Draft for Public Comment - IET Open combined protective and neutral (PEN) conductor detection devices (OPDDs)

The IET's new Standard (IET 01) includes definitions, requirements and tests for open PEN detection devices (OPDDs) and is now open for public comment, find out more here https://electrical.theiet.org/get-involved/consultations/iet-open-combined-protective-and-neutral-pen-conductor-detection-devices-opdds

Deadline for comments: Friday 2 February 2024.

  • I've been perusing this draft - there are a few things which puzzle me - just wondering if it was considered appropriate to discuss the details here (so I could refine/correct my comments before submission - saving the committee having the trawl through some of my dross) or whether the technical details need to remain out of the (unregistered) public domain?

      - Andy.

  • That's difficult without knowing the context of the queries ... PM me and I'll see if I can help.

  • Thanks Graham - you've got mail!

  • Thanks Graham - you've got mail!

    You too !

  • Cheers Graham. That certainly helped!

       - Andy.

  • Note that this is a draft for public comment. and anyone can download it here by leaving a name and email address.  You do not need to be an IET member, or logged in to do so. The Email can be a burner if you are paranoid.

    However the copy so downloaded is only yours, and may not be further reproduced, except fair dealing for the purposes of research or private study, or criticism or review, as permitted under the Copyright, Designs and Patents Act 1988

    So, as with many similar documents, providing we are reviewing it or criticizing it.but not reproducing great chunks of it, we are fine to discuss the contents, and arguably to do  so will lead to a more complete set of review comments.

    Here are my areas of suggested improvement. I do realise this is very much a work in progress, and my comments/observations  are intended to provoke debate to lead to a better final, not offend.

    First a general observation.

    1) That some sort of standard is being developed for PEN fault detection is an excellent step forward and to be applauded - for a while we have had the slightly unusual situation that a potentially safety critical device is called up in a standard, but there is no ' and it shall perform like this' requirement to refer to.

    2) I am unclear who this document is aimed at - in parts it reads as if it is solely for manufacturers of such devices - some clearly are, e.g. requirements  like terminal labeling etc, and yet the testing proposed seems to be a mixture of production sample factory tests, (IK and EMC tests, glow wire tests, are destructive, or can be, and tested units would not normally be allowed into the supply chain) and other things that would normally be verified on each device, perhaps in factory, or for programmable / configurable devices at installation time and others that probably should to be a part of periodic tests ( i.e. repeated during an EICR in "sparks speak" ).

    Perhaps (as I suspect it really is a bit of both) it would benefit from a foreword or two explaining which requirements are which.  Then, in a few places the definitions and the language used in parts would do well to better match the  language of their respective audiences. Electronics equipment designers are not usually sparks as well, and while the physics is the same, the rules of the game inside equipment are not the same as outside, where things are a lot less well under the designer's control, and the meta-language to describe what is happening is also different.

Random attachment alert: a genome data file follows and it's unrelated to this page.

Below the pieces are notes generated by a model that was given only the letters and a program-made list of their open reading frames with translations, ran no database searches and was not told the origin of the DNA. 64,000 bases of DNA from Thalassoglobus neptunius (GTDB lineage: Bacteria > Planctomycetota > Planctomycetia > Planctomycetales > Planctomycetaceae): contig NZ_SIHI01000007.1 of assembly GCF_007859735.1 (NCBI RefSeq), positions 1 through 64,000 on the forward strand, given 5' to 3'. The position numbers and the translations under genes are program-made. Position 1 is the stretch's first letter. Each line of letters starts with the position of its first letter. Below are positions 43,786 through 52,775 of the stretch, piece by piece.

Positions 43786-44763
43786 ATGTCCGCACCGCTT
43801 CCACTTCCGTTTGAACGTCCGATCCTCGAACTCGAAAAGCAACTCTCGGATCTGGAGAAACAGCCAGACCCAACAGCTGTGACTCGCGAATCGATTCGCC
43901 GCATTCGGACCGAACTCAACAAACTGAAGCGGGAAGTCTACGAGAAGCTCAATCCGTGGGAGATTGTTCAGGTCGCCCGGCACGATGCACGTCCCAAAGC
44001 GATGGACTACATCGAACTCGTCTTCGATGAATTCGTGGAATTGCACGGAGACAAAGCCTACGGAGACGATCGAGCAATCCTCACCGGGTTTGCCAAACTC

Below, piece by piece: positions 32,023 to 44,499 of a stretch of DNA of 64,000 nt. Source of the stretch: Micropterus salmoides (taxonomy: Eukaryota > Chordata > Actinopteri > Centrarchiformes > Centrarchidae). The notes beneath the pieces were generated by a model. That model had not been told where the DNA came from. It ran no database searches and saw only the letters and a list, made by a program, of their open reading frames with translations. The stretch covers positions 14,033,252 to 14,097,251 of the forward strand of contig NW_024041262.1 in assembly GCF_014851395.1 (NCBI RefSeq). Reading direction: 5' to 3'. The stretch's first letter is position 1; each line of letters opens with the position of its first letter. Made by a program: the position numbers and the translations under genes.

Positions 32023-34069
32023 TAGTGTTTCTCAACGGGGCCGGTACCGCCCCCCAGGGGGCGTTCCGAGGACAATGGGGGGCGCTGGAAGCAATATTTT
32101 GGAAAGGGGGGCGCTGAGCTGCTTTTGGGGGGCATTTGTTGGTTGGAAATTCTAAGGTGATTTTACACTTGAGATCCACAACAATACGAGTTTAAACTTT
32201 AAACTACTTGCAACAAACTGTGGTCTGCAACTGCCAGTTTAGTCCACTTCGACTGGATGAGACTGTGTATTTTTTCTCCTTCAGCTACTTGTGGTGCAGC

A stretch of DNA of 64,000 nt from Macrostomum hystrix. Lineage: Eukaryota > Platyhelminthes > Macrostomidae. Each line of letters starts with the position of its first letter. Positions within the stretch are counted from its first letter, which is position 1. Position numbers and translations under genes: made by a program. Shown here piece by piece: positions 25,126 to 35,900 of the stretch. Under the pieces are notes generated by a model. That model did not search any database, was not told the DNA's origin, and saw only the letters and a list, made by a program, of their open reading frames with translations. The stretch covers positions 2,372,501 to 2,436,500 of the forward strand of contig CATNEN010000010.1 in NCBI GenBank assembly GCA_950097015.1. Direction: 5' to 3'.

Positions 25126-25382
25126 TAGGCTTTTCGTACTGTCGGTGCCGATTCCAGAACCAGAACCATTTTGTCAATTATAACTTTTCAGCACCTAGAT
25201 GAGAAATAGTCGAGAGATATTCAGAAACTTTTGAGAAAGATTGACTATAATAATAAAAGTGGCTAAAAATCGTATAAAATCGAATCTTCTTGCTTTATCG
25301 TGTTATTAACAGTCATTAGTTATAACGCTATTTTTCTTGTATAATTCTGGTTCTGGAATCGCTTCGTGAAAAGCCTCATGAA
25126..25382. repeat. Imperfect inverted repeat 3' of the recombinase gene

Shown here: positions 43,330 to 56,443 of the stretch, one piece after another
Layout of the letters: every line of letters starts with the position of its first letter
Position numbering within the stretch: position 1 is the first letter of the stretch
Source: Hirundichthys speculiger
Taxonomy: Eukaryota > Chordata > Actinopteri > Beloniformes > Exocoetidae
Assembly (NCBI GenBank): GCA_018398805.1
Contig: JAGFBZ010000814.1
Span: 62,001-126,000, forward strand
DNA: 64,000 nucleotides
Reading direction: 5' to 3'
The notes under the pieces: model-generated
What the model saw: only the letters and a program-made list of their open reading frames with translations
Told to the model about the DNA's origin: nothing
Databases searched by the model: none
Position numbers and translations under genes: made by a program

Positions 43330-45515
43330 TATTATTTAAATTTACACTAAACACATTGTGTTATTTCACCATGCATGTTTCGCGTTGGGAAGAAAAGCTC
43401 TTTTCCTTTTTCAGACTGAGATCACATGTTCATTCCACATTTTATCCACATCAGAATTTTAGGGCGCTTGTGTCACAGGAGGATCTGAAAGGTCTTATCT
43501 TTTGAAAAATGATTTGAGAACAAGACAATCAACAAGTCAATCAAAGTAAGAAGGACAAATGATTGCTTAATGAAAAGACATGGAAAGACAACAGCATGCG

3) Definitions (part of the above comment) the device specific stuff is mostly good but I suggest the following to be at odds with normal electronics use of the same words, and liable to cause confusion.

    " Pulsating direct current Current of pulsating wave form which assumes, in each period of the rated power frequency, the value 0 or a value not exceeding 0.006 A DC during one single interval of time, expressed in angular measure, of at least 150 deg"

    In the pulse power world, a DC pulse is simply one where the direction of current flow never reverses.   (the magnitude may  fall to zero (or for all intents and purposes zero), or rise to any arbitrary value, but the key thing that makes it pulsed DC, is no current reversal...)

    What is being described here however is rectified and chopped mains derived waveforms, not a general pulsed DC. And if we mean less than 60mA at the highest point in the cycle, as opposed to the RMS (or do we elsewhere it implies we might ?) then it should say so.

    "Current delay angle Time, expressed in angular measure, by which the starting instant of current< conduction is delayed by phase control."

    I  assume we mean the no of mains cycle degrees or radians delay, relative to the rising zero crossing of the voltage waveform, or perhaps relative to where the current zero-crossing  would have been had there not been 'phase control',  or as I suspect is mean, conduction angle or duty cycle control...

    4) Factory Test or in service re-test limits are not spec limits.

    A device picked off the production line will not trip every time a ramping supply reaches 262.200000 RMS . It will trip within some tolerance of this. (say between 260 and 265, for an equal balance of failures on either side false alarms and missed dangerous events, or perhaps between 255 and 262.5 if the latter is intended as a limit that may never be exceeded, so that we err on the side of the false alarm)

    It would be better if the voltage spec was written in a way that  acknowledged this reality.